Humber Bridge awash with sea of blue as Striders endure hellish race

Gainsborough Striders set for the Hell on the Humber
Gainsborough Striders set for the Hell on the Humber

The Humber Bridge was awash with a sea of blue last weekend, as Gainsborough and Morton Striders sent six teams to a gruelling relay race.

Teams of three crossed the Humber Bridge as many times as they could in the 12 hour Hell on the Humber race, which began at 7pm on Saturday and went through to 7am on Sunday morning.

Each circuit was around four miles.

After a gruelling night and morning, in which the runners had to endure cold, wet, dark and very strong winds, the trio of Jamie Lee, Phil Marsland and Dan Edwards emerged victorious with a total of 84 miles, having each ran 28 miles.

Matt Huteson and Charlie Robinson both ran 28 miles and team-mate, Chris Inman ran 24 miles for a total of 80 miles.

Huteson quipped: “One thing is for sure, I’ll never look at the Humber Bridge in the same way again.”

Next home for the Striders was the trio of Stu Mills (28 miles), Craig Ward and Christopher Litherland who both ran 24 miles for a team total of 76 miles.

They were followed home by the trio of club captain, Simon Hall, Helen Robinson and Gary Atkinson, who each ran 24 miles for a total of 72 miles.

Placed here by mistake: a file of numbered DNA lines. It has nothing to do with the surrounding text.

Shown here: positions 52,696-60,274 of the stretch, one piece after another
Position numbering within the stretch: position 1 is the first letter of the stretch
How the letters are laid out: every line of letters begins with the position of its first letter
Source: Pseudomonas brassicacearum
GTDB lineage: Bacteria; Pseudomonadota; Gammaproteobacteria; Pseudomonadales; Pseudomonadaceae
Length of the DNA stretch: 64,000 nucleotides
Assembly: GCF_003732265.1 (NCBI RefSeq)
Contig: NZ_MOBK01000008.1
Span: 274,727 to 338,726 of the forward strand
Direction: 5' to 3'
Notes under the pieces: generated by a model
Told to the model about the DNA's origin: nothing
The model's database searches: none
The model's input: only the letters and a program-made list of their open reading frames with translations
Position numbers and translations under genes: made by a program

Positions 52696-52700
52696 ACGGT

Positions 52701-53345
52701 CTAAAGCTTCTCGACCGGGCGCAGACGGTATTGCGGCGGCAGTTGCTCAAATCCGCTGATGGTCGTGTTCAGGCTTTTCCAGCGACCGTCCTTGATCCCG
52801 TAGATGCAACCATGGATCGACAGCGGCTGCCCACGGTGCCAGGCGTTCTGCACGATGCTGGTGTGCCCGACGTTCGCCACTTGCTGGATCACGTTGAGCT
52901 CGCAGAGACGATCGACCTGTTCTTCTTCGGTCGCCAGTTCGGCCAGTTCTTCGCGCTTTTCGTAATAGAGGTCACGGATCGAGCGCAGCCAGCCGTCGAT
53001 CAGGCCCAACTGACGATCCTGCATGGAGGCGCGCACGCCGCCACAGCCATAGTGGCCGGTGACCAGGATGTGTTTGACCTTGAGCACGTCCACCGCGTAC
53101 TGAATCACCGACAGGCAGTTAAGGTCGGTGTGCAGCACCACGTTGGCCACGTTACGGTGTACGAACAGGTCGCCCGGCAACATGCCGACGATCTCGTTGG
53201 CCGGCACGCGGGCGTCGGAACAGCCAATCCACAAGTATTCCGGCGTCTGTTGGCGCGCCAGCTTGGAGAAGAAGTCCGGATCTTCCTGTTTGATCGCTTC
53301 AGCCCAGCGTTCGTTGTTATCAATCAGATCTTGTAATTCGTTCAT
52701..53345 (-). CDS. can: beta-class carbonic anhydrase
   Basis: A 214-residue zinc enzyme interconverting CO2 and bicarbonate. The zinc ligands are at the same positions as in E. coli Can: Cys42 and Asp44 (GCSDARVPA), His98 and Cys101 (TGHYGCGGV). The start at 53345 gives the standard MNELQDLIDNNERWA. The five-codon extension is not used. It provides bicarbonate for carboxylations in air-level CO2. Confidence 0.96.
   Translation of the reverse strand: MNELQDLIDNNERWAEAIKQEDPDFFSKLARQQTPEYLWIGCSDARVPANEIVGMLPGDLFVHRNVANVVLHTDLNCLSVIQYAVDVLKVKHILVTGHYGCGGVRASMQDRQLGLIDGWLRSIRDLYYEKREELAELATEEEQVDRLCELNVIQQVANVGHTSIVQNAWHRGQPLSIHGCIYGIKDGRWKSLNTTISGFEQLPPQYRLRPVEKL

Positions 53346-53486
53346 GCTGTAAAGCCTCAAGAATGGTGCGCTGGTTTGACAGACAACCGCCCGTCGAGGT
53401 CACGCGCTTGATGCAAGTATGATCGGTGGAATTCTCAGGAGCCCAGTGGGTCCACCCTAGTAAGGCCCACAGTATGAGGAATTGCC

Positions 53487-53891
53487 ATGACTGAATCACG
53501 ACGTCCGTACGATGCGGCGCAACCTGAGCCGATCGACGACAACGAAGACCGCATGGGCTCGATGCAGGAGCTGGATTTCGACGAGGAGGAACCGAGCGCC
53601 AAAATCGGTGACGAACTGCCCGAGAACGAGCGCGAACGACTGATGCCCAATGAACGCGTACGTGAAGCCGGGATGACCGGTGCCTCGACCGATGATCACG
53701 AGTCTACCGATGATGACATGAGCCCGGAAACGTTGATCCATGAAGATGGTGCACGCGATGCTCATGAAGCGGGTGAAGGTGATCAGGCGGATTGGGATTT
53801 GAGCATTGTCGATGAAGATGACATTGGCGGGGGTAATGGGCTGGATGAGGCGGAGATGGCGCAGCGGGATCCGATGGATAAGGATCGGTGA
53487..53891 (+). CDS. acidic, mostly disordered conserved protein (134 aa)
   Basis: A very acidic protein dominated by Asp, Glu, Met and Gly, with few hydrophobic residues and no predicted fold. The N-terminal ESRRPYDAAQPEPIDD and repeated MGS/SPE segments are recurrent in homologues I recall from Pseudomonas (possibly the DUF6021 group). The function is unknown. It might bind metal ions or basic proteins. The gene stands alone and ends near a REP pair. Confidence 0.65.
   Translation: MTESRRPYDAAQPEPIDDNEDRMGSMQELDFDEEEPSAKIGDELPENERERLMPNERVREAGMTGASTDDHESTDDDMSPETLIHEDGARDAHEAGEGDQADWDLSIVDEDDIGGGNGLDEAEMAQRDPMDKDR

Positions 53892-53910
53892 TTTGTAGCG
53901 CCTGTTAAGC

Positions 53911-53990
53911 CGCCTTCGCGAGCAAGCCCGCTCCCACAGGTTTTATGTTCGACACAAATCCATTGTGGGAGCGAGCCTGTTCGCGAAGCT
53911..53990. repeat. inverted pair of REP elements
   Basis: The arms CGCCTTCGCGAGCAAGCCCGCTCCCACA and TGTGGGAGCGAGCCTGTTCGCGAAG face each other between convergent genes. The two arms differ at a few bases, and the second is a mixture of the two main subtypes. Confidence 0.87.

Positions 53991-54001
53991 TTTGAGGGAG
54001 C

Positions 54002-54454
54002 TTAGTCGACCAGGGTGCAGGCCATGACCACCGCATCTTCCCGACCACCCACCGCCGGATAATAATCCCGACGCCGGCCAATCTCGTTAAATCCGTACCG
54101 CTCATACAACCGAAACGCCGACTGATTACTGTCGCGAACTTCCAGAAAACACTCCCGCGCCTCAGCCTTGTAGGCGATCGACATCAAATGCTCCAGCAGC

Hall revealed the conditions made it a tough experience.

“What a testing 12 hours, in very strong winds, rain and hills,” he said.

The team of Glenn Peniston, Mark Cuts and Mick Wood managed a total of 68 miles, having ran, 24, 24 and 20 miles respectively.

Ladies Vikki Hearn, Tracey Mosely and Clare Hardwick were all experiencing ultra running for the first time but nevertheless managed a highly respectable total of 64 miles.

Hearn ran 24 miles and Mosely and Hardwick each ran 20.

The club’s Phil Kitchen paid tribute to the teams, who contributed to the Striders’ growing reputation.

“This magnificent Club continues to surpass all expectations and many an athlete from other clubs noted what an amazing sight it was to see so many Striders competing - a sea of blue,” he said.

At the opposite of the distance spectrum, Kitchen himself was the sole representative at the Lincoln 5K parkrun and ran a solid time of 19:57.